So what’s in Deakins’ kit? “I have all sorts of things, really,” he responds. “A lot of wooden ring lights. They might be 2-, 4- or 6-foot rings with sockets that carry ordinary household bulbs. Then I have long strips that usually carry mushroom bulbs, which we’re using here for firelight effects. I also have little circular aluminum rings that take 100- or 250-watt halogen bulbs; they’re 12 to 18 inches in diameter — very lightweight little rings of bulbs. And I have those same kinds of bulbs on strips, and also side-by-side on a little piece of armature wire; you might have three abutting 100-watt bulbs, which I can hide behind a practical or on set. It’s just a quick way of getting a bit of light somewhere.”

On Jarhead, Deakins employed another secret weapon: his legs. As a dedicated runner, he was ready and able to race up and down the dunes or across a dry lake carrying a camera. “Some guys on the crew would just make it up the face of the dune and be barely breathing,” says Napoletano. “Luckily for us, Roger and the actors were in good shape, which made it easy for us to get numerous takes.” The gaffer adds, “I could see his English side, which is very competitive. He kept looking back to see who was hanging with him.” One day, Napoletano recalls, Deakins was running after Foxx full tilt for 300 yards on the dry lake. “Roger stayed right with him — carrying the camera! Jamie was pretty much blown away by that.”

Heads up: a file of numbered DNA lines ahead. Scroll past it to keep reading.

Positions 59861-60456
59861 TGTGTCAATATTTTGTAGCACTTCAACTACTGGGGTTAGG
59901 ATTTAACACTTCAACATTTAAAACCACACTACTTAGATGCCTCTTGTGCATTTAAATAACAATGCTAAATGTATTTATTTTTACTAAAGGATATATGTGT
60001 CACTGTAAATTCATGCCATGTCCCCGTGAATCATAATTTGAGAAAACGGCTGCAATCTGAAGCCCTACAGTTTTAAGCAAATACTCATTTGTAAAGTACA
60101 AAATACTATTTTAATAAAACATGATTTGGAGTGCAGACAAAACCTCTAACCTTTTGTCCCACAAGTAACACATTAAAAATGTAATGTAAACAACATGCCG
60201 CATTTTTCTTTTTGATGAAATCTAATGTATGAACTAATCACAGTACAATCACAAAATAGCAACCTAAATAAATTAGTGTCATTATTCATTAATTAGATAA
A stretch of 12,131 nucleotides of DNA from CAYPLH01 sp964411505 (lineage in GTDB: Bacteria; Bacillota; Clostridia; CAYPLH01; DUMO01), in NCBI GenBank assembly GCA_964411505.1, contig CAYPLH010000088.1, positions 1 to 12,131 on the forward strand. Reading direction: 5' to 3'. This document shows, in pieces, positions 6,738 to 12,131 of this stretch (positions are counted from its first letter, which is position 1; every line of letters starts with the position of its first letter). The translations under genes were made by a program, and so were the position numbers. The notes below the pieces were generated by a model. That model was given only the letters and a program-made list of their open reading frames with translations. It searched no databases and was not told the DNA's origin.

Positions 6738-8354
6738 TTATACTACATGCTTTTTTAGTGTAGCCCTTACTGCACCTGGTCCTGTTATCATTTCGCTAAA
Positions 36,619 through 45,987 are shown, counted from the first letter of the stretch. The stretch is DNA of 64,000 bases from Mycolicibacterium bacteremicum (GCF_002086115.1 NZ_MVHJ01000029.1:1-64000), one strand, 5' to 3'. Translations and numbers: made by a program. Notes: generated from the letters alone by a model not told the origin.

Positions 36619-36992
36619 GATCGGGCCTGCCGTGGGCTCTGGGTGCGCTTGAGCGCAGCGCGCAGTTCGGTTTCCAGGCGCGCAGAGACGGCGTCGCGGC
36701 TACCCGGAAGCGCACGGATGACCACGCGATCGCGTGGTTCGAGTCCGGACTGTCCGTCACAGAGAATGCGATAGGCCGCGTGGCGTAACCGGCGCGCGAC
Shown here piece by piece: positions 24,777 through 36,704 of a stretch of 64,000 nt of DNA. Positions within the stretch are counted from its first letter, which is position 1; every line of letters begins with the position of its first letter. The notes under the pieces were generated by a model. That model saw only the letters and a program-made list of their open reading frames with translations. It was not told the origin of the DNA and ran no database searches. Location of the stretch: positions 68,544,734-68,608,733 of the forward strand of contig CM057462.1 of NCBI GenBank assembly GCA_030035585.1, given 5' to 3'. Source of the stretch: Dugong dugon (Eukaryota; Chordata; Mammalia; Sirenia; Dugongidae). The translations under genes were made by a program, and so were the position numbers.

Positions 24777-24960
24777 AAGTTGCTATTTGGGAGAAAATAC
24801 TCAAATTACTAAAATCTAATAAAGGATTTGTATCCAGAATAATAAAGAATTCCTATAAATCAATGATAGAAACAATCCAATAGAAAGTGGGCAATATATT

“I can do pretty good for an old guy,” Deakins confirms with a laugh. “It was really fun, actually.” For those running shots, Deakins and second camera operator Scott Sakamoto used two Arri 3-Cs, adapted from the World War II-era Arri 2-C. Because of their light weight and hand pistol grip, “you can go incredibly fast, although it was not possible to keep an eye to the eyepiece. It was just point and shoot.” But because the cameras didn’t have to be kept on the shoulder, Deakins notes, they created “a really good effect — a jarring motion, but not bouncing. Scott Sakamoto, our wonderful second camera operator, had a good thing going; he put on an old-fashioned parallax-type sight with a couple of sticks, so he could tell where the top of the frame was when he was running. Scott also had his own custom-made wheelchair dolly, which we used to get some fast handheld shots at times. Of course, he is also one of the best Steadicam operators around, so we took advantage of that for a couple of scenes, including one that’s set on a bouncing truck bed.”

Reflecting back on the experience, Deakins laughs again. “It was really back to basics at times, what with our World War II cameras and all the running after people. It was good.”   



Super 35mm 2.35:1

Arricam Lite, Arri 3-C

Cooke S4 lenses

Kodak Vision2 500T 5218

Bleach Bypass by Deluxe Laboratories

Digital Intermediate

Printed on Kodak Vision 2383

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© 2005 American Cinematographer.